4. Location Recce
The act of going to a location to see of it is suitable for filming is called a Location recce. The first recce may be done alone by the location manager, The next by the director and DOP. A group recce may also be done with all heads of department so that every dept can foresee any problems that may come up during filming. This will save you time, money and surprises during production.
5. Public Liability Insurance
'Public liability insurance protects you if clients or members of the public suffer personal injury or property damage because of your business. It can pay for the costs of subsequent legal expenses or compensation claims and is an integral cover for businesses that interact regularly with customers.' - I copied that straight from Google, having PLI can also give you peace of mind and it need not cost a lot of money for an business or individual. For the UK I recommend BECTU PLI
DURING YOUR RECCE
During Location scouting for film there are questions to keep in mind during recce -
Is there power - Do you need power for your equipment and lights. Are there enough plug sockets for indoor locations will you need to hire out a generator.
How is the ambient sound – Especially if there is dialogue in your scene, is there any distracting noises to be heard such as traffic. It is best to have a quiet location and place background sounds in later than have unclean dialogue.
Is there a nearby bathroom – where will the cast and crew go to the bathroom. Is there a nearby, pub, hotel, restaurant, inform the owners - ask nicely if your crew can use the restrooms for the day. Return the favor by ordering food from them, or come up with a deal.
How is the lighting – consider how the light changes throughout the day. Weather can be unpredictable, shadows can change throughout the day, check to see which way the sun is going down.
Is there a car park – you need a space for the cars and vans to be parked, can you park close to set, do you need to pay for car parking
Is there space for a Green room – Is there a quiet area for actors to wait and for costume and makeup to be carried out
Safety – is the location a safe place to film within and what can be done to ensure that cast and crew are safe during the filming
During the location recce take many photographs to remind yourself of the location later. Also consider taking video footage of the scene.
Resources - How to become a Location Scout
You can find me via Twitter here - @amyclarkefilms
Tips for beginner filmmakers , what is the best camera to start filmmaking with? When I first started making films I used a handycam with DV tapes to record on, the slightest knock to the camera body and you would get interference on the screen. Digital grey squares would appear in and out of frames, internal sound recording meant you heard a constant mechanical hum throughout the footage.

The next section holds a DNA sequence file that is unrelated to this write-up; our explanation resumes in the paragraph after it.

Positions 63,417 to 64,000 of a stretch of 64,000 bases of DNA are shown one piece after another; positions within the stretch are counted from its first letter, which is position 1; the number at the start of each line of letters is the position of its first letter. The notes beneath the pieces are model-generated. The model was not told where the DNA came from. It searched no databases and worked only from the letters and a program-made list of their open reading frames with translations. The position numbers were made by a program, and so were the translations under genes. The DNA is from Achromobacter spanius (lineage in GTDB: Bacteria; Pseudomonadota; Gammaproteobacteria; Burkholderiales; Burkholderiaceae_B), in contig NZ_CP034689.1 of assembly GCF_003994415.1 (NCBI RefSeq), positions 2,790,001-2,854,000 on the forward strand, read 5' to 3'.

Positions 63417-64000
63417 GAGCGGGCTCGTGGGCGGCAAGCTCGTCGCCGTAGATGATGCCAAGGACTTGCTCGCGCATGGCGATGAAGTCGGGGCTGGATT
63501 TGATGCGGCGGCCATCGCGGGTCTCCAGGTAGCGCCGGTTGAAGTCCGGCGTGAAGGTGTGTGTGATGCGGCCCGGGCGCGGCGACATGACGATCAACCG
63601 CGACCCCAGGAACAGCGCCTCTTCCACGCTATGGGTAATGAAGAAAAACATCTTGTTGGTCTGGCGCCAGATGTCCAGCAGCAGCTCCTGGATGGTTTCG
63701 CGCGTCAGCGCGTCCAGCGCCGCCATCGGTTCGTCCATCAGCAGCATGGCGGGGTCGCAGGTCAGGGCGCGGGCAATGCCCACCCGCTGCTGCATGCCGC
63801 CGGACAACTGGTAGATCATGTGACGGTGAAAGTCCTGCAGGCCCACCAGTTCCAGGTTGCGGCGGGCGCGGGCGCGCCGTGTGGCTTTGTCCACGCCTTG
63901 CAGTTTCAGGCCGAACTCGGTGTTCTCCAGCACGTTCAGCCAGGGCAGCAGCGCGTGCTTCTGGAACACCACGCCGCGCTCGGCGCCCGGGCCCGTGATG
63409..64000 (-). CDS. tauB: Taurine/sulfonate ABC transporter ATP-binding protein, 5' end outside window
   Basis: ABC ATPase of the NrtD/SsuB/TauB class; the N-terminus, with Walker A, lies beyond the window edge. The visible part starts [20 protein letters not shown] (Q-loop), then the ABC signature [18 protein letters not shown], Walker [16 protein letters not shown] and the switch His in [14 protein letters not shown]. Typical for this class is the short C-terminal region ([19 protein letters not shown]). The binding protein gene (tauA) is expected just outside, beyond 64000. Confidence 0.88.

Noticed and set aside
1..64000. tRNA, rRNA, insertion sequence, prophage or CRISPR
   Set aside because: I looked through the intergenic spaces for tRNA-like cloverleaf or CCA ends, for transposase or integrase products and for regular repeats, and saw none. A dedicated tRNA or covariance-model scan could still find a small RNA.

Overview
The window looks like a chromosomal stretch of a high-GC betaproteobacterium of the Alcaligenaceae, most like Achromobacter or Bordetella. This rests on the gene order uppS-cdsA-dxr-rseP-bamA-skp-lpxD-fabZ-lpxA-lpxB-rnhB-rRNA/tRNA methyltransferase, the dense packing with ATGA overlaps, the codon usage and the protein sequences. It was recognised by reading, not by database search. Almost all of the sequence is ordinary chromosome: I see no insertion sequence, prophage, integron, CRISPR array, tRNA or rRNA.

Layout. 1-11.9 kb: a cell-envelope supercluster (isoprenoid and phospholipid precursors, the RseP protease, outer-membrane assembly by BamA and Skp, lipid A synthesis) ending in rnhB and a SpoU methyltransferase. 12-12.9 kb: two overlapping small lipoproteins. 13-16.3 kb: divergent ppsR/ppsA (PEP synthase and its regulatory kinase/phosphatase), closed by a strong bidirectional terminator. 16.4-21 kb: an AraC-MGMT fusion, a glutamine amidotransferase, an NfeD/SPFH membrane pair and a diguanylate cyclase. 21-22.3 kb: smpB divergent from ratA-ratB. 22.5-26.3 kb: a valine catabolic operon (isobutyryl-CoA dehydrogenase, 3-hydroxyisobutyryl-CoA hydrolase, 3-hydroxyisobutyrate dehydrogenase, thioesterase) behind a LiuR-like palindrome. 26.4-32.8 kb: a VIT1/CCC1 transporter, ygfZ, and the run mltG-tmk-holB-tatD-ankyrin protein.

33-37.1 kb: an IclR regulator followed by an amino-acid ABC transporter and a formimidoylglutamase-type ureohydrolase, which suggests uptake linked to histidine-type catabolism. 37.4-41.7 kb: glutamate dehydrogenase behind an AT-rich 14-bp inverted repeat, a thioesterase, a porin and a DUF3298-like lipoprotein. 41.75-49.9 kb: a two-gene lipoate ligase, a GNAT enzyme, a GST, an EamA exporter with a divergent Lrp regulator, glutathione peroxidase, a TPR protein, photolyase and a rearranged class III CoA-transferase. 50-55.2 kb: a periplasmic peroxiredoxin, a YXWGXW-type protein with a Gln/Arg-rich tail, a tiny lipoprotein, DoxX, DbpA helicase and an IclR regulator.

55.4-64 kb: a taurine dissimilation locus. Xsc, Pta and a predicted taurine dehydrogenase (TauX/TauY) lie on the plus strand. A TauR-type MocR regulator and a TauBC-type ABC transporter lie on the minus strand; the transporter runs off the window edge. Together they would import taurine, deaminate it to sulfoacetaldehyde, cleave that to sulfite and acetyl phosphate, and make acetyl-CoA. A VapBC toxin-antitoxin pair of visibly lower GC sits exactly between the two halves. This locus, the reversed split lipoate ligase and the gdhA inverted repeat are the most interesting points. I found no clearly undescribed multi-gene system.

It doesn’t matter what camera you use when you first start out. It really doesn’t, use whatever you can get your hands on. Most Mobile cell phones now have high quality cameras, technology is improving every year, HD is not hard to obtain. I have made a list of filmmaking equipment below to guide you if you wish to start spending money on filmmaking equipment.
This is a beginners guide! I am referring to high quality products and brands that do the job well but don’t cost a fortune. I am not techy minded, I figure there are other filmmakers out there which lack a technical care like I do, so I made this guide easy to understand. Feel free to add your own thoughts or reviews of products you have bought in the comments section below.
What is the best camera to start filmmaking with ? From the lowest price and easiest to get hold of a DSLR camera with video will give you a great start. The camera quality is high and you get full control of your focus (allowing you to make those blurry background shots).
Tips for beginner filmmakers Natural light can go a long way, remember you can use the lights you already have in the room to create atmosphere. Lamps, torches, the light glow from a TV can all be used as a cheap alternative to paid for lighting.
Accessories and packages
For your camera you will also need a tripod, the best company for this is Manfrotto which do a whole range of tripods, ideally you want one will a fluid head allowing you to move freely.
Filmmaker Package ONE - £500 / $640
Canon 550D, (comes with a 18-55mm lens), SD Cards X2 , Magnus tripod , Zoom recorder, light reflector,
Filmmaker Package TWO – £1000 / $1275
Canon 750D (comes with a 18-55mm lens), SD Cards X2, Magnus tripod, zoom h4n & lav microphone,
Filmmaker Package THREE - £1500 / $1900
Of course you could always do what I do and borrow equipment from others (all universities and colleges will likely have equipment you can borrow).
You don’t need to splash out money to make your first films, you can very much learn the basics for free, and create high quality content for a low cost.
You can find me via Twitter here - @amyclarkefilms